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Career Pathways in Construction Management

Like that of firefighter, doctor, and astronaut, the profession of builder is a common answer to the childhood question, “What do you want to be when you grow up?” But whether you have always wanted to work in this field or you are simply considering it as one among varying options, construction management is a vital component of any building project. In fact, operations in the construction industry would come to a screeching halt without it.

 Reflecting its supreme importance, construction management has evolved over the years to encompass a range of sub-fields and positions that go beyond the straightforward construction manager. Read on for details about various construction management careers as well as guidelines that could help you secure one.

The Role of Education in Construction Management

A specialized form of process and project management, construction management involves planning, designing, and overseeing the diverse and complex construction operations from concept to completion. Although there is no official educational barrier to entry into this profession, a formal college degree in a relevant field is highly desirable to, if not required by, many employers in the construction sector. Likewise, numerous construction professionals have found the general and specialized training provided by a good postsecondary management program extremely helpful.

The amount and type of training aspiring construction managers should pursue depends on their unique personal and professional interests, strengths, and goals. It is most common for new construction management professionals to break into the field with a relevant bachelor’s degree, though some might have either an associate or a master’s degree. While choosing the right degree program for you, you must keep in mind that different degrees at different educational levels can have a dramatic effect on both your potential starting position and your overall earning power.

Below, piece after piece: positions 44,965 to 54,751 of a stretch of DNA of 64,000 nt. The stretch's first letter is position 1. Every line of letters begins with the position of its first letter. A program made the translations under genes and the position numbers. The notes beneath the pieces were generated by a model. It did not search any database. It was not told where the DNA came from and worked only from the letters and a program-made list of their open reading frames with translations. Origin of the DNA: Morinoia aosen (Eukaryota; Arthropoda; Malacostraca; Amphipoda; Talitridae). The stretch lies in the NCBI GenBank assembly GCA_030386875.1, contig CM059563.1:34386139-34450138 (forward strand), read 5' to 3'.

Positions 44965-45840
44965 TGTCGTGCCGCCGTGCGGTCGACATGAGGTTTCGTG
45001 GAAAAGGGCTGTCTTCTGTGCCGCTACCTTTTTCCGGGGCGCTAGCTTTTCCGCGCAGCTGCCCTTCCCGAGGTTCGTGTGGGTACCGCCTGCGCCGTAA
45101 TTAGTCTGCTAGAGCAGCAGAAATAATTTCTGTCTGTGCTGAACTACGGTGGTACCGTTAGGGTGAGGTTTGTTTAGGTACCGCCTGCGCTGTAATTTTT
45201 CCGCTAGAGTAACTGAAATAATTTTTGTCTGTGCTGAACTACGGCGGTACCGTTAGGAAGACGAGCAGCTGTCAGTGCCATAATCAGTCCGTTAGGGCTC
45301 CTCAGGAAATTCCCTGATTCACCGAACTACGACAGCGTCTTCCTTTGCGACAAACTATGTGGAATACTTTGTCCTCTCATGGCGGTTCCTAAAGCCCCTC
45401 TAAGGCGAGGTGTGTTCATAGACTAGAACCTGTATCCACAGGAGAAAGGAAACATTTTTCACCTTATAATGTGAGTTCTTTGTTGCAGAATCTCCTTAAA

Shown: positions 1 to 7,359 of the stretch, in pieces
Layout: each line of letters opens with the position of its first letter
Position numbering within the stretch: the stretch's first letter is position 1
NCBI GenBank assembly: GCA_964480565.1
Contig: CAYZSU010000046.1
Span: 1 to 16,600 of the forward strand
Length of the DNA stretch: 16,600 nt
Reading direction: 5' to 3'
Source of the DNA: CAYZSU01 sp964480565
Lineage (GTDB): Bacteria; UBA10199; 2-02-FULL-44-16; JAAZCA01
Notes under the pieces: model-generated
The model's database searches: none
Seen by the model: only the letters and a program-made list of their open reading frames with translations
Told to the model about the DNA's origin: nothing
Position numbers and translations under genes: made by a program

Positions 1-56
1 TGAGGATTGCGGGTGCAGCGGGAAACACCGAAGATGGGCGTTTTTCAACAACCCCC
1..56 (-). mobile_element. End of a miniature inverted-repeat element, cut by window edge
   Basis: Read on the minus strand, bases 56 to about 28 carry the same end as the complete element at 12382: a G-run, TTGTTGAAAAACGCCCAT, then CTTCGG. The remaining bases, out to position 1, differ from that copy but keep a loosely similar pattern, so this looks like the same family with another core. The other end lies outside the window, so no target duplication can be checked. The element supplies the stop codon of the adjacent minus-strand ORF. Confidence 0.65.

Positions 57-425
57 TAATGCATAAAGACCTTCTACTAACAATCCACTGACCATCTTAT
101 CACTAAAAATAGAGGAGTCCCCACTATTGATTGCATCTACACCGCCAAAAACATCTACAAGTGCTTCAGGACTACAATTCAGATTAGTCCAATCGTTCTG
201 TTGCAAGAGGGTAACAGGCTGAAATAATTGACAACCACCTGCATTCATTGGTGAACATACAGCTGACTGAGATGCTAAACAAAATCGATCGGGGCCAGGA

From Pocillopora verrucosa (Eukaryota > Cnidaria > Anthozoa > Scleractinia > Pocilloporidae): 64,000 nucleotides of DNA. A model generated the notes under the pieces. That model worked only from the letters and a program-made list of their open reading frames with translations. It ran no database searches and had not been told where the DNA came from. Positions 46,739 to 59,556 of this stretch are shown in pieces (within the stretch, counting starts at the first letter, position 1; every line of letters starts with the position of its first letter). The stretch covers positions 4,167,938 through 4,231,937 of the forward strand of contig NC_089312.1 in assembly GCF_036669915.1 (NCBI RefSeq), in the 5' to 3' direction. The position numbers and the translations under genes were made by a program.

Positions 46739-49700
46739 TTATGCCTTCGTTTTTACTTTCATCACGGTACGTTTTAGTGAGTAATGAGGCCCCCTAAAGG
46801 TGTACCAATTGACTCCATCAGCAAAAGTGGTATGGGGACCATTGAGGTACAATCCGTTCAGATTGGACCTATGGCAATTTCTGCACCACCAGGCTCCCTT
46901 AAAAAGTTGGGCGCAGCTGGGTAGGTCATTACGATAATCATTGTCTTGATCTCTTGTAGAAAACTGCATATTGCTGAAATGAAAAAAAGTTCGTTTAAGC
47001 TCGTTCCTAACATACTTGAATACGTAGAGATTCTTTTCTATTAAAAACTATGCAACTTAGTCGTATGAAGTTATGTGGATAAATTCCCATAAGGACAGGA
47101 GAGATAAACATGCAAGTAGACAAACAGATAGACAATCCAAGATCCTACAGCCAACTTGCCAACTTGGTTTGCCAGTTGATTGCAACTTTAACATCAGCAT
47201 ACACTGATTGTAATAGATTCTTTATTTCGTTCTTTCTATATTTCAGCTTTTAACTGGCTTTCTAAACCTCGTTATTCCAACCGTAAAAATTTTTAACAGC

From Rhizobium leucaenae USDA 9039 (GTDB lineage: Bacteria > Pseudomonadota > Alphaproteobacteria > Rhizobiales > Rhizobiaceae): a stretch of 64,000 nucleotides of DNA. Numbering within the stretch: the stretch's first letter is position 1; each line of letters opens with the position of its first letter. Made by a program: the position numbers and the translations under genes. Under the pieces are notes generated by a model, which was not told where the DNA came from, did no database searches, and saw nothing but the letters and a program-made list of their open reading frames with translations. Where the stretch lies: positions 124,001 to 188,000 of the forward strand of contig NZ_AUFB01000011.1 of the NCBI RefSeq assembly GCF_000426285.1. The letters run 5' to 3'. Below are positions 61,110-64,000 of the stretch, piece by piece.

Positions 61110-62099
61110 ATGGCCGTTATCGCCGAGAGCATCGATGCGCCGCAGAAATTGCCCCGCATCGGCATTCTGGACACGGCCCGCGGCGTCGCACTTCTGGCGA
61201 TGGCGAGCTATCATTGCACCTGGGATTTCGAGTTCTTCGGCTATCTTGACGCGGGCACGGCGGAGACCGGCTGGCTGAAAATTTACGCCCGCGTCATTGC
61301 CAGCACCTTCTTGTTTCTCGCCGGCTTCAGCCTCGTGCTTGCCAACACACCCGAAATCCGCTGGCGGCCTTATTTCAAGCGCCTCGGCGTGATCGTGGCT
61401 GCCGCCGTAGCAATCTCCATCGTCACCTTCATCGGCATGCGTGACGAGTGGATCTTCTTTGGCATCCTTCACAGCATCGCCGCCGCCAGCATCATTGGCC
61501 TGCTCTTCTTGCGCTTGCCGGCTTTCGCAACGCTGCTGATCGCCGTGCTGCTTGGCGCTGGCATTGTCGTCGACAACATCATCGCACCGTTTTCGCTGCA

Core Skill and Knowledge for Construction Managers

The most key skills and knowledge for you will depend on your desired career path within the field of construction management. Construction managers are tasked with handling a broad scope of processes and functions targeted to serve diverse client bases, from individual property owners and developers to government agencies and other public entities. Therefore, wise professionals in this field will tailor their skills and knowledge acquisition to meet their specific professional objectives.

However, nearly every aspiring construction manager could benefit from learning the fundamentals of the profession through a quality undergraduate degree program. Working their way toward a Bachelor of Science in Construction Management, students can gain a strong understanding of scheduling, logistics, and other essentials of project management. In addition, at Florida Technical College (FTC), we help construction management students lay a solid foundation of knowledge and skill in areas such as building cost estimation, labor relations, and building construction law/regulation.